Riding a nationwide wave of support, Sen. Jim DeMint (R-S.C.) is seen by many fiscal and social conservatives as the next GOP Senate leader and/or a dark horse candidate in the Republicans' 2012 presidential race.
So, it's unusual that he had to spend some time in the Lowcounty last week to defend those principles from charges that it will doom economic development in Charleston and across the state.
Legislators routinely dedicate money for particular projects back home through a host of bills funding various federal programs. These are called earmarks, and they account for a small percentage of the money spent in Washington — $17 billion of $2.9 trillion in 2009. It's a lot of money, but nothing compared to spending on military, Social Security, and Medicare, which each account for roughly a fifth of all spending. Instead of focusing on those big fish, DeMint and others have used earmarks as a bogeyman. For years, he has refused to seek this type of money for South Carolina, charging that the system enables wasteful spending like Alaska's infamous Bridge to Nowhere.
DeMint's game plan is like playing Monopoly, and nobody wants his Mediterranean Avenue card. So he just sits at the table and talks about how disgusting the game is, hoping that everyone will get tired of listening to him and quit playing.
Of course, the analogy fails because we're not talking about a board game. We're talking about billions in tax dollars spent everywhere else but South Carolina because DeMint, unable to work with fellow legislators to fix the system, just calls it broken and sits there pouting.
The S.C. State Ports Authority is in desperate need for $400,000 to study deepening the Charleston Harbor. New shipping opportunities have East Coast ports clamoring for federal dollars. Sen. Lindsey Graham recently started ringing the alarm that every other state has made it to the trough but South Carolina.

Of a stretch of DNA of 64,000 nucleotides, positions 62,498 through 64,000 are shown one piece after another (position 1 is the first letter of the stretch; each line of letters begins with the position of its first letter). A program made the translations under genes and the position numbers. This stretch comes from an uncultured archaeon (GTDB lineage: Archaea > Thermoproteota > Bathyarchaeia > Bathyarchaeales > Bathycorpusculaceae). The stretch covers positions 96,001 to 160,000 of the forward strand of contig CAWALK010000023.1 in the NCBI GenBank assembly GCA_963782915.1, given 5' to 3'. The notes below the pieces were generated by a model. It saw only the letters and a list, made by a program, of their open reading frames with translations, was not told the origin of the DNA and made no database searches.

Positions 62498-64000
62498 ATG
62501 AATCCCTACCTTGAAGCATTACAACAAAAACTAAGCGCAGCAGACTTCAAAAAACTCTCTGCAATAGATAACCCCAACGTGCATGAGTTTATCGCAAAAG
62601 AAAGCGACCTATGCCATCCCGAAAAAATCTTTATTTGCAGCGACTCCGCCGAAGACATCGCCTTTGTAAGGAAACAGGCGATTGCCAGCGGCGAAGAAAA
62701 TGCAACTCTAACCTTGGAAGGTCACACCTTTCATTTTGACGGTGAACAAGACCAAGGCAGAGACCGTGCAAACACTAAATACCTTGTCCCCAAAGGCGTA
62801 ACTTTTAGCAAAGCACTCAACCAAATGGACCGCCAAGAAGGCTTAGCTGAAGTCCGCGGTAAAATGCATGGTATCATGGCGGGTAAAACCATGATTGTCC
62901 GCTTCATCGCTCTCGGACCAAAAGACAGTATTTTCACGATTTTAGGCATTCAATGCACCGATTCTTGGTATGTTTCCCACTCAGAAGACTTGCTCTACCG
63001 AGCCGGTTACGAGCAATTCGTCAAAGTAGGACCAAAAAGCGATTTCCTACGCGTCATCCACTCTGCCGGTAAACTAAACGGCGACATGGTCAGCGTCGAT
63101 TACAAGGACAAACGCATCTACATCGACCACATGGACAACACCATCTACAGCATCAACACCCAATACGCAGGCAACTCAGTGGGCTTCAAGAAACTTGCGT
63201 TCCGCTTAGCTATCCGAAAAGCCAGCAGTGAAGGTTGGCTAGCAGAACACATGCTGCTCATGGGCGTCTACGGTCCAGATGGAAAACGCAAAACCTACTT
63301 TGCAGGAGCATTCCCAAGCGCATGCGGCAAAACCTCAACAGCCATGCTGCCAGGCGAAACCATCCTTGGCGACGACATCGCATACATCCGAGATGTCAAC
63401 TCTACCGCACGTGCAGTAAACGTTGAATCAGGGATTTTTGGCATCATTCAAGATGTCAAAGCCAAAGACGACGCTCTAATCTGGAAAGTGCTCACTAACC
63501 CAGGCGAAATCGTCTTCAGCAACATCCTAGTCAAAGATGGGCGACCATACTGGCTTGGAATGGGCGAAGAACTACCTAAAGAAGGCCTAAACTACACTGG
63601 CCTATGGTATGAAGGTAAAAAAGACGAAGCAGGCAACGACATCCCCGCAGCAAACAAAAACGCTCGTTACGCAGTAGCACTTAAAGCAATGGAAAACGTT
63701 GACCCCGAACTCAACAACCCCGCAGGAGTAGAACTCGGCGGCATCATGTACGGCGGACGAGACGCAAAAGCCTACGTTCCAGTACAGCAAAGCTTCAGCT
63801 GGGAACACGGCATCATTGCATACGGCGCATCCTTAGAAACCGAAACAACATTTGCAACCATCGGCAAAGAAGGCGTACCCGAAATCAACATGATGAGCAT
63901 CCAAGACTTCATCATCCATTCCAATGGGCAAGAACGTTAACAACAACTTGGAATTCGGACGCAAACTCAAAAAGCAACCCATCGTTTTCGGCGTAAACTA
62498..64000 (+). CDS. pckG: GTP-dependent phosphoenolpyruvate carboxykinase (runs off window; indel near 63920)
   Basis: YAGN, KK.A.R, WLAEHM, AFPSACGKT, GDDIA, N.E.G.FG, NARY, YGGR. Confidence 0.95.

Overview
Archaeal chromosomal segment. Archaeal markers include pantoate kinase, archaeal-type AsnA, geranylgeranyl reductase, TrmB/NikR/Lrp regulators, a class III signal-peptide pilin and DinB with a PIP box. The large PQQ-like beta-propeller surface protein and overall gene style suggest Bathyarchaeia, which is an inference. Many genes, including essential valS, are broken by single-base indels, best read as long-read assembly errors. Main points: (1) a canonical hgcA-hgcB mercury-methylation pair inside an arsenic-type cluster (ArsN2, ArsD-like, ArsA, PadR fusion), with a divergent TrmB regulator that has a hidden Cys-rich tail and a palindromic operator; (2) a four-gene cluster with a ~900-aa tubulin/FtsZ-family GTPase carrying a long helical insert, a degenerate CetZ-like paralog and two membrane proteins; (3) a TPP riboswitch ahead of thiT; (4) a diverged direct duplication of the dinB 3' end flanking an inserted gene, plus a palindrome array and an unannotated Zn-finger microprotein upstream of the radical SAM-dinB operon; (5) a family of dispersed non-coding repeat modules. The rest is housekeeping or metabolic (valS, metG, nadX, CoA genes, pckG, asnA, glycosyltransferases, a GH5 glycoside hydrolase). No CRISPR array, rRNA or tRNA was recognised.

The problem appears to be that most states play ball in the U.S. Senate in teams of two, and South Carolina has been trying to wrangle federal funding with one player in the game.
Ironically, deepening the Charleston Harbor is a no-brainer. It's already one of the East Coast's best positioned ports and, at roughly $250 million, the total cost to deepen the shipping channel would cost less than projects in other states. Graham's concern is that South Carolina will have to bear that cost without federal support, unlike everyone else.
In Charleston last week, DeMint placed the blame on other members of Congress. "My not asking for an earmark had nothing to do with us not getting it," he told The Post and Courier. "They're just playing politics."
But S.C. State Ports Authority Board Chairman Bill Stern told The Post and Courier that it seemed to be a "lack of unity" in the S.C. delegation that was keeping Charleston off the list. And when Graham and Congressman Henry Brown pleaded publicly for help on this issue, they were speaking in Charleston to DeMint's constituents.
The stakes are even higher in the current election cycle. It's likely that Republican Tim Scott, a fellow anti-earmarker, will be joining DeMint in Washington next year. Meanwhile, GOP gubernatorial candidate Nikki Haley has been a strong opponent of federal aid. After harsh words from Democrat Vincent Sheheen, Haley came out last week to say she'll do "whatever it takes" to support the port.
Of course, DeMint is unphased by this dose of reality. In typical fashion, he says he'll stymie the entire funding bill if it doesn't include the money for the Charleston Harbor — a request he'll support in Charleston but one he refuses to put his weight behind in Washington.
Charleston is the only East Coast port snubbed in the latest Senate appropriations bill, so either everyone in Congress is playing the system really well, or it doesn't take that much effort to find this money as long as you're willing to play the game.